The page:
won’t work with your iPhone

the iPhone’s SIM card has some

special characteristics not found

in other SIM cards. However, you

can use the iPhone’s SIM card

with other phones on AT&T service.

To eject the SIM card, insert

the end of a paper clip into the

GettinG started


small hole and push. (Because the

iPod touch isn’t a phone, it has no

SIM card.)

K Volume Up and Down


Below the silent ringer switch are

the iPhone’s volume buttons. Press

up to increase volume and down to

decrease volume. This affects not

only the volume of calls, but also

application sounds and audio and

video playback.

L Silent Ringer Switch

On the left side of the phone is

the silent ringer switch. It does

exactly what you’d suspect—

push it toward the back of the

phone (so that you see an orange

dot) and the iPhone’s speaker

goes quiet. Pull it toward the front

of the phone and the ringer is active.

Note that flipping the switch

into silent mode does not silence

audio playback in the phone’s

iPod area, and some iPhone apps

may still make noise. (This switch

doesn’t appear on the iPod


Macworld’s iPhone suPerguide, second edition


M Headset

The headset can operate exactly

like an iPod’s earbuds. You can

listen to calls through it, as well as

audio from the iPod program and

other apps. But this headset differs

from those included with the iPod

because it also has a small microphone

attached to the cable dangling

down from the right earbud.

With the headset plugged in, this

microphone picks up your voice

when you speak during a call.

The headset has a built-in

switch. Squeeze the microphone

once while listening to music or

watching a video to pause playback.

Squeeze it twice in succession

to skip to the next track.

Squeeze it three times to skip

back to the previous track. If a call

comes in, you can squeeze the mi-

iPod Touch

GettinG started


once to


a call

and again

to end the m

call. If you

wish to decline

an incoming call

and send it to voice mail,

squeeze and hold the microphone

for a few seconds. The

iPhone will beep twice to let you

know it’s done the job.

While on a call, you can take an

incoming call and put the current

call on hold by squeezing the mike

once. To end the current call and

answer an incoming call, or to

return to a call you’ve put on hold,

squeeze and hold the mike for two


although this book is called the Macworld iPhone Superguide, most of

what we write will cover the iPod touch, which is essentially the iPhone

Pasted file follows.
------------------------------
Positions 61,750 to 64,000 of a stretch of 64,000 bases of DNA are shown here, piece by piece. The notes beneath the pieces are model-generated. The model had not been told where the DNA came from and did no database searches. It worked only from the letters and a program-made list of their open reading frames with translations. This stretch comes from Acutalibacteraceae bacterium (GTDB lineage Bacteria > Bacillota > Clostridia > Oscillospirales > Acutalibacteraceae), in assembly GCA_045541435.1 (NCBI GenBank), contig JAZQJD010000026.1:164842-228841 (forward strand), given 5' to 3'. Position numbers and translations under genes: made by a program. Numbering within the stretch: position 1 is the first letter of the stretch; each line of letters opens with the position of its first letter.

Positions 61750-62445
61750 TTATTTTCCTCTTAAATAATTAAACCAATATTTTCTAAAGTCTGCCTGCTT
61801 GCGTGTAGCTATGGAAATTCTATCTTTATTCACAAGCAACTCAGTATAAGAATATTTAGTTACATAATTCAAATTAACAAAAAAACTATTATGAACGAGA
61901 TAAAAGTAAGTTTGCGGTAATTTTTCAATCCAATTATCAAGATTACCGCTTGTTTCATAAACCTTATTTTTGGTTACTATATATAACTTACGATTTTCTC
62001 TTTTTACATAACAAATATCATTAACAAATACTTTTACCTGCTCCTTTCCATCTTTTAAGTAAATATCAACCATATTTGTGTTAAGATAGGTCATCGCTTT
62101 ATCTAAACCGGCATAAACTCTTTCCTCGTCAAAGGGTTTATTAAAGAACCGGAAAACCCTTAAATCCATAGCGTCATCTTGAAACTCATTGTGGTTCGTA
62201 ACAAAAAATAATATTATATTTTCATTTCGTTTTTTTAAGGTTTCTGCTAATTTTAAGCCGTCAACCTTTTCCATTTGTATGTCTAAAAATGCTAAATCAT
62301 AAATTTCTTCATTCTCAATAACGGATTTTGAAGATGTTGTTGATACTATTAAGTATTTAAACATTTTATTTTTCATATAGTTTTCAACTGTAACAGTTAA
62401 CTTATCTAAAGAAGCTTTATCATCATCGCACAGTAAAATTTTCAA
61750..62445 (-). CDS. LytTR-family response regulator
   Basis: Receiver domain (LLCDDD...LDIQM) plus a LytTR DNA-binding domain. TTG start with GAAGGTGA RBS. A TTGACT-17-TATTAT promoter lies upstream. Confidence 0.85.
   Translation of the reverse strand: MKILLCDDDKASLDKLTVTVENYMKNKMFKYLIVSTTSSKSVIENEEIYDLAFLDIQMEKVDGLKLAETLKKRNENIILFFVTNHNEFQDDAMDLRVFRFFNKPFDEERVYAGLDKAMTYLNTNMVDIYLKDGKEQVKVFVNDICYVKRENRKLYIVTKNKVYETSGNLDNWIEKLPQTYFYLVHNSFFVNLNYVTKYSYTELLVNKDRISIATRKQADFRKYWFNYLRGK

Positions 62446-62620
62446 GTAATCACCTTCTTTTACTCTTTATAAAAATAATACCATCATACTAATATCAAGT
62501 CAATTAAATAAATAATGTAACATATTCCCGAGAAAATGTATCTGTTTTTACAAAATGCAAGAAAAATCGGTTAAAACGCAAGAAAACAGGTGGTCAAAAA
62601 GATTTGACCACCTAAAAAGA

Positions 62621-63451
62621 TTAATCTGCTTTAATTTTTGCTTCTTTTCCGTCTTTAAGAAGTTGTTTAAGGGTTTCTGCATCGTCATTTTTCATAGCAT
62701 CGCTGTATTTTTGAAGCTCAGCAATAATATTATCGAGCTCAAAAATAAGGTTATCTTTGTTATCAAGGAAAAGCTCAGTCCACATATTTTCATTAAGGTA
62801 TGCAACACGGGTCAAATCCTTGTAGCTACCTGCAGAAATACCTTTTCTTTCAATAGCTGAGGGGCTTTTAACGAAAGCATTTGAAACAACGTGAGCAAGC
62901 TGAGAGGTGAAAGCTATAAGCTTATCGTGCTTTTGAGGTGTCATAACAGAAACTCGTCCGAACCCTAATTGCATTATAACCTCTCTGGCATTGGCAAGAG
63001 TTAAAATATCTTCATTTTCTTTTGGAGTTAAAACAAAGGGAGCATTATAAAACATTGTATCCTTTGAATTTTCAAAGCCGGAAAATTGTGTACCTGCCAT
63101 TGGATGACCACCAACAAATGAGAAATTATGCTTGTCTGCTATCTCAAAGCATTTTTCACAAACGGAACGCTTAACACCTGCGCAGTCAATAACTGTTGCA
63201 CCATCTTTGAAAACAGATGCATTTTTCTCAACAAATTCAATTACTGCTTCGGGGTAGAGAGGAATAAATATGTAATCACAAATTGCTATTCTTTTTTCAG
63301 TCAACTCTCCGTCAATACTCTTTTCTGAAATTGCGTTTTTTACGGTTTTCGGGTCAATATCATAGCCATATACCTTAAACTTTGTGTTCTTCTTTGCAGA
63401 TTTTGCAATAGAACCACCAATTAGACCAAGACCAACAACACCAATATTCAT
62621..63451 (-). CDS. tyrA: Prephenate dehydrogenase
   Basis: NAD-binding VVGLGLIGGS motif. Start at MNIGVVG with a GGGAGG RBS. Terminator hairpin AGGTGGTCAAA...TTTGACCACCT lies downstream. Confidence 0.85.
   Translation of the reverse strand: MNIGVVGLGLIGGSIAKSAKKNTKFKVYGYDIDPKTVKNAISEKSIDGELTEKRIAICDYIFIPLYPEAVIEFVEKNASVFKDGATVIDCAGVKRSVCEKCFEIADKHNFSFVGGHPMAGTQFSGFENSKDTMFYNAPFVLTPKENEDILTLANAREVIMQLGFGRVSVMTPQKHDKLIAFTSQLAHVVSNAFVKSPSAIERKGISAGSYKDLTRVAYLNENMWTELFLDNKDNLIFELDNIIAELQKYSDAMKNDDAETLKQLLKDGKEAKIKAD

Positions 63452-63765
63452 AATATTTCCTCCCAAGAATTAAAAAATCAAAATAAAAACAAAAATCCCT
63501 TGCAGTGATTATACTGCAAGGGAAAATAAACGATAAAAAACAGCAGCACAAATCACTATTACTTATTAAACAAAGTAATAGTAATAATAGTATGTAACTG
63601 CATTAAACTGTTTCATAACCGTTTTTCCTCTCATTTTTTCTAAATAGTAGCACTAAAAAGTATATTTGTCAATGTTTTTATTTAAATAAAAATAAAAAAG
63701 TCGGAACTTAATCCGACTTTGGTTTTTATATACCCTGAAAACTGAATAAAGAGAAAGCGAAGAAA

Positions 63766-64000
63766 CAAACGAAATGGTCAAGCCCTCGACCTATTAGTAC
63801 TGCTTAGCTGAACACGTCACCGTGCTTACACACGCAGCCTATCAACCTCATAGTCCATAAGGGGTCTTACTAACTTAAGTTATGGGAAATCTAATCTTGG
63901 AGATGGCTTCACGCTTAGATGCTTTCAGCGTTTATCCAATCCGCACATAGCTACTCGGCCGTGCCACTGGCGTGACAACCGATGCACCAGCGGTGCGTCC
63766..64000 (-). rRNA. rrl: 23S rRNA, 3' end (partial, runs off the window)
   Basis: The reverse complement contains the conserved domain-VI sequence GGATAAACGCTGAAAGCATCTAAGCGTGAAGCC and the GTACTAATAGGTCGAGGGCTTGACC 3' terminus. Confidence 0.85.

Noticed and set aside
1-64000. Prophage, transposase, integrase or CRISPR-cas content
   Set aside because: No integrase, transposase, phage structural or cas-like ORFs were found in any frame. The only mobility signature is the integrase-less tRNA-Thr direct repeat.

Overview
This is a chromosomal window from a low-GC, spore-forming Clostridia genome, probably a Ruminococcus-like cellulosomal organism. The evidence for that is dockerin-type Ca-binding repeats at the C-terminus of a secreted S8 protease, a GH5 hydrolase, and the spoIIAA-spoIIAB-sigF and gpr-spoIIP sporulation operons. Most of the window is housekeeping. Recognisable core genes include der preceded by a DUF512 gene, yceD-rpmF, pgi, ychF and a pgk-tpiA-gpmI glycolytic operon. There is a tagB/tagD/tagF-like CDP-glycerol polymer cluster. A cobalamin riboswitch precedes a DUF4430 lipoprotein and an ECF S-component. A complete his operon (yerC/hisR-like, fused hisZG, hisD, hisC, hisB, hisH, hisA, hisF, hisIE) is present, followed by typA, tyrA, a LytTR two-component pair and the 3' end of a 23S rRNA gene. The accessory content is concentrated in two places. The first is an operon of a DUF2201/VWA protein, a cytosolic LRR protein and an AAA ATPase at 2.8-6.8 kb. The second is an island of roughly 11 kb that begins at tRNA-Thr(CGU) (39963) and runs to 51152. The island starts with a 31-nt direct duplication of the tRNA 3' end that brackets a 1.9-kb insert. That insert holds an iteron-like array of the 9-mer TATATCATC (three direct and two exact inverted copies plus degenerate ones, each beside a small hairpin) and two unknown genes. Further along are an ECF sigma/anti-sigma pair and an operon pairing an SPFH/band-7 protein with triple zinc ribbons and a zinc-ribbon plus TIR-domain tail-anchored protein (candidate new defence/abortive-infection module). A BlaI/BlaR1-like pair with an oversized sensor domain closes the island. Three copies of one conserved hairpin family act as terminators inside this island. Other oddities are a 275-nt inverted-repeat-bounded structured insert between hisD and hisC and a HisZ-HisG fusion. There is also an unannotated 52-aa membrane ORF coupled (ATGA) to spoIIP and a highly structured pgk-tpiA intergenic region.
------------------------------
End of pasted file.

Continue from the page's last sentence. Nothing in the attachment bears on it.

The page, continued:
without the phone part. generally when we say iPhone, we mean the

iPod touch, too. we’ll specify when certain features don’t work on the

iPod touch when necessary.

Macworld’s iPhone suPerguide, second edition


iPhone PhotograPhs courtesY oF aPPle

Staying in Touch

Make the Most of Your Phone, e-mail, and

instant Messaging Features

The iPhone packs a lot of power into its

slim frame. But first and foremost,

it’s a phone. in addition to

the features you’d expect from

a modern mobile phone, the

iPhone includes a few extras you

wouldn’t—including a new way of

interacting with your voice mail.

But the iPhone doesn’t limit the

concept of communication to just

calls. You can also use it to send

e-mail or text messages to others.

although the process of making

calls and checking your e-mail isn’t

complicated, you can save time and get more

done by customizing a few settings and taking

advantage of a few hidden shortcuts. we’ve

got the inside scoop on managing your contacts,

juggling multiple callers, saving e-mailed

photos, filling in the gaps in the included text

messaging application, and more.

Macworld’s iPhone suPerguide, second edition


Table of conTenTS

30 Managing


36 using the Phone

42 checking e-mail

53 sending text


iPhone PhotograPhs courtesY of aPPle


Multimedia on

the iPhone

explore the iPod hiding inside Your iPhone

Steve Jobs has pronounced the

iPhone “the best iPod we’ve

ever made.” it plays music,

audiobooks, and podcasts

and you can view tV shows,

music videos, and full-length

movies on it. store your

favorite photos on it, and it

acts as a personal slideshow

player. But with the

iPhone, apple has released

an iPod that’s markedly

different from previous iPod

models—one that not only adds

slick eye candy and a larger display

but streams videos from the internet. unfortunately,

it also lacks some favorite features

found on previous iPod models—the ability

to copy media from more than one computer

to the device, for example—and, because of

its relatively limited storage, it places greater

limitations on how much media you can carry

with you.

in this chapter we’ll show you how the

iPhone differs from your iPod as well as

offer hints for working around some of its


Macworld’s iPhone suPerguide, second edition


Table of conTenTS

58 navigating Music

and Videos

67 using Youtube

70 smart syncing


81 converting Video

for the iPhone

83 working with




Make Your iPhone a Multitasking Pda with

apple’s Built-in applications

In addition to being

a top-notch

phone and iPod,

the iPhone is also

a capable web

browser and fullfledged

Pda. while

many phones can

access the internet,